Westchester and Suffolk Counties Vow to Battle IRS Regulation Limiting Charitable Deductions

John Jordan | October 4, 2018

From left, Westchester County Executive George Latimer and Suffolk County Steve Bellone

WHITE PLAINS—Standing in front of the White Plains Internal Revenue Service office on East Post Road here, Westchester County Executive George Latimer and Suffolk County Steve Bellone staged a press conference on Oct. 3 to announce their partnership to fight new IRS regulations that would limit the benefits of charitable deductions.

In response to the federal tax reform law signed into law in January that caps SALT (state and local tax) deductions to $10,000, Gov. Andrew Cuomo signed legislation in April that authorized New York municipalities to establish charitable funds to which homeowners may contribute, and later receive, both income and property tax credits. The new state program was an attempt to mitigate the SALT deductions cap on state taxpayers and particularly those who reside in affluent New York suburban counties like Westchester and Suffolk counties.

However, on Aug. 23, the US Treasury Department and the IRS proposed regulations that would severely limit the benefits of the charitable fund contributions. The IRS explained that if a state grants a 70% state tax credit and the taxpayer pays $1,000 to an eligible entity, the taxpayer receives a $700 state tax credit. Under the new IRS regulation, the taxpayer must reduce the $1,000 contribution by the $700 state tax credit, leaving an allowable contribution deduction of $300 on the taxpayer’s federal income tax return.

At the White Plains news conference earlier this week, both county executives called on the IRS to amend its proposed regulations that would significantly limit the ability of homeowners and individuals to deduct authorized state and local charitable contributions on their federal tax returns.

Westchester County Executive Latimer said, “While the federal government claims only 5% of the nation will be impacted by the cap on SALT deductions, we know here in Westchester that is not the case. This cap will hurt our county’s working families, our property values and our way of life.”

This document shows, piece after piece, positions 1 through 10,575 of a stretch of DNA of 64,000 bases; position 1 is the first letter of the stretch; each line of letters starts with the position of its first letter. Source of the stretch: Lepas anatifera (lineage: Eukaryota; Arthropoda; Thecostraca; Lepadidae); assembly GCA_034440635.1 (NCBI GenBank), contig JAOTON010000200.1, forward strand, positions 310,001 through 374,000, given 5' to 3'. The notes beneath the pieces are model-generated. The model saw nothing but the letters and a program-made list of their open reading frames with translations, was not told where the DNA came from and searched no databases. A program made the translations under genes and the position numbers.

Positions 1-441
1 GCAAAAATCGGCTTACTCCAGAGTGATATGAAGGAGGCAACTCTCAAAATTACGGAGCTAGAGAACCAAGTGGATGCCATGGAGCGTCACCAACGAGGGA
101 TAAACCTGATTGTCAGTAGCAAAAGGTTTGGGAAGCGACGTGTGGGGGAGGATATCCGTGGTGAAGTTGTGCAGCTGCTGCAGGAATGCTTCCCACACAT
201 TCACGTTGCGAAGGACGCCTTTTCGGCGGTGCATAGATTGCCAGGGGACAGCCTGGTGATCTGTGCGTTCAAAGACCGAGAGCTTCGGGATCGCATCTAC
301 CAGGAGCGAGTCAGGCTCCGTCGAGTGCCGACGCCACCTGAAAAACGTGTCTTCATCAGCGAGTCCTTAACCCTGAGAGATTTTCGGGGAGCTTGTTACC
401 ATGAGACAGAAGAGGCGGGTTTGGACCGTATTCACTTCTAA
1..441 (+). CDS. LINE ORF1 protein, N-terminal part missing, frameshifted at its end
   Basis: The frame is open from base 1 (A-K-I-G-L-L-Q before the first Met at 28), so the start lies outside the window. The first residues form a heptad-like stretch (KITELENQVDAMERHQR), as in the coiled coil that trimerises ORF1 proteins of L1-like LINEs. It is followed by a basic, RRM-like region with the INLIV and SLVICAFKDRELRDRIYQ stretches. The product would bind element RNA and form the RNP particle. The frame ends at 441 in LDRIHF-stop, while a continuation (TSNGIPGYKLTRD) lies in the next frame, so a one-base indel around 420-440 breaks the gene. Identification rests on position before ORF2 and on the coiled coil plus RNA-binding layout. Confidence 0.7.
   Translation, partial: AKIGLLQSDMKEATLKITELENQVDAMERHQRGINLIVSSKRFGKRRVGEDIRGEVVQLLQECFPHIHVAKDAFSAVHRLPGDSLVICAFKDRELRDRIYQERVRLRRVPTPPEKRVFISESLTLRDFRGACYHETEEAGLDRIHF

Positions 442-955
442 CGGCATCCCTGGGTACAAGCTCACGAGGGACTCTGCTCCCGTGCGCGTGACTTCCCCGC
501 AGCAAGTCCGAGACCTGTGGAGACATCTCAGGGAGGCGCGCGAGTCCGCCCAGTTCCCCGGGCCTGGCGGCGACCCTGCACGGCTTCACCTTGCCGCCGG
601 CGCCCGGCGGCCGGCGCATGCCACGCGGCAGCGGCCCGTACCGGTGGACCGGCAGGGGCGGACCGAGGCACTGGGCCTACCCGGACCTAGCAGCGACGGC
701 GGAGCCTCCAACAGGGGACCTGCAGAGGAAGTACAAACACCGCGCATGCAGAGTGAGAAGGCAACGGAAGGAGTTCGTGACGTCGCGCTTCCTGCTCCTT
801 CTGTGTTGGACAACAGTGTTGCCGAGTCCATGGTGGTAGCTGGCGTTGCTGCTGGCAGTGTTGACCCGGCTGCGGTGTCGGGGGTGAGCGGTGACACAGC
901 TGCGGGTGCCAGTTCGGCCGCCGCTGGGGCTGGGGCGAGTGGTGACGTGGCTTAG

He added that Westchester County estimates that 185,000 taxpayers will be negatively impacted by the SALT deduction cap.

Suffolk County Executive Bellone added, “The looming tax increase headed towards New York from Washington can, and must, be stopped before it is too late. We will fight Washington’s effort to hurt our homeowners and residents, and I thank County Executive Latimer for his leadership and partnership in this endeavor.”

Latimer said that like the San Francisco earthquake in 1906, if the impacts of the federal tax reform law and the SALT cap are not mitigated, Westchester County economy will take a major hit that will take years to recover from.

“The devastation will be significant to business disincentive, to housing price disincentive, to the level of public service that makes this economy move,” Latimer said. “This is not just the money that we spend on charitable things, this is the money we invest on public infrastructure. How do we fix our roads when people wind up paying a huge increase in taxes and then don’t want to pass a school budget and don’t want to be involved in anything other than reduce everything you are spending money on so they can have a lower bill?”

The Westchester-Suffolk County initiative is just one of a number of campaigns in opposition to the IRS regulation that substantially limits the federal tax reform workaround by New York State. State Assemblywoman Amy Paulin of Scarsdale is leading an effort against the new IRS regulation as well, according to a report in the Journal News.

Gov. Andrew Cuomo has threatened to sue the federal government over the new IRS regulations that all but kill the benefits of his federal tax reform workaround.

The IRS is accepting comments until Oct. 11 and a public hearing on the new regulation is scheduled in Washington, DC on Nov. 5. Suffolk County Executive Bellone says he plans to travel to the nation’s capital to testify against the regulation.

In July, New York and other states filed suit against the federal government charging that the federal tax reform law was unconstitutional and that specifically the SALT cap was enacted to target New York and other states, that it interferes with states’ rights to make their own fiscal decisions and that it will disproportionately harm taxpayers in these states.

John Jordan
Editor, Real Estate In-Depth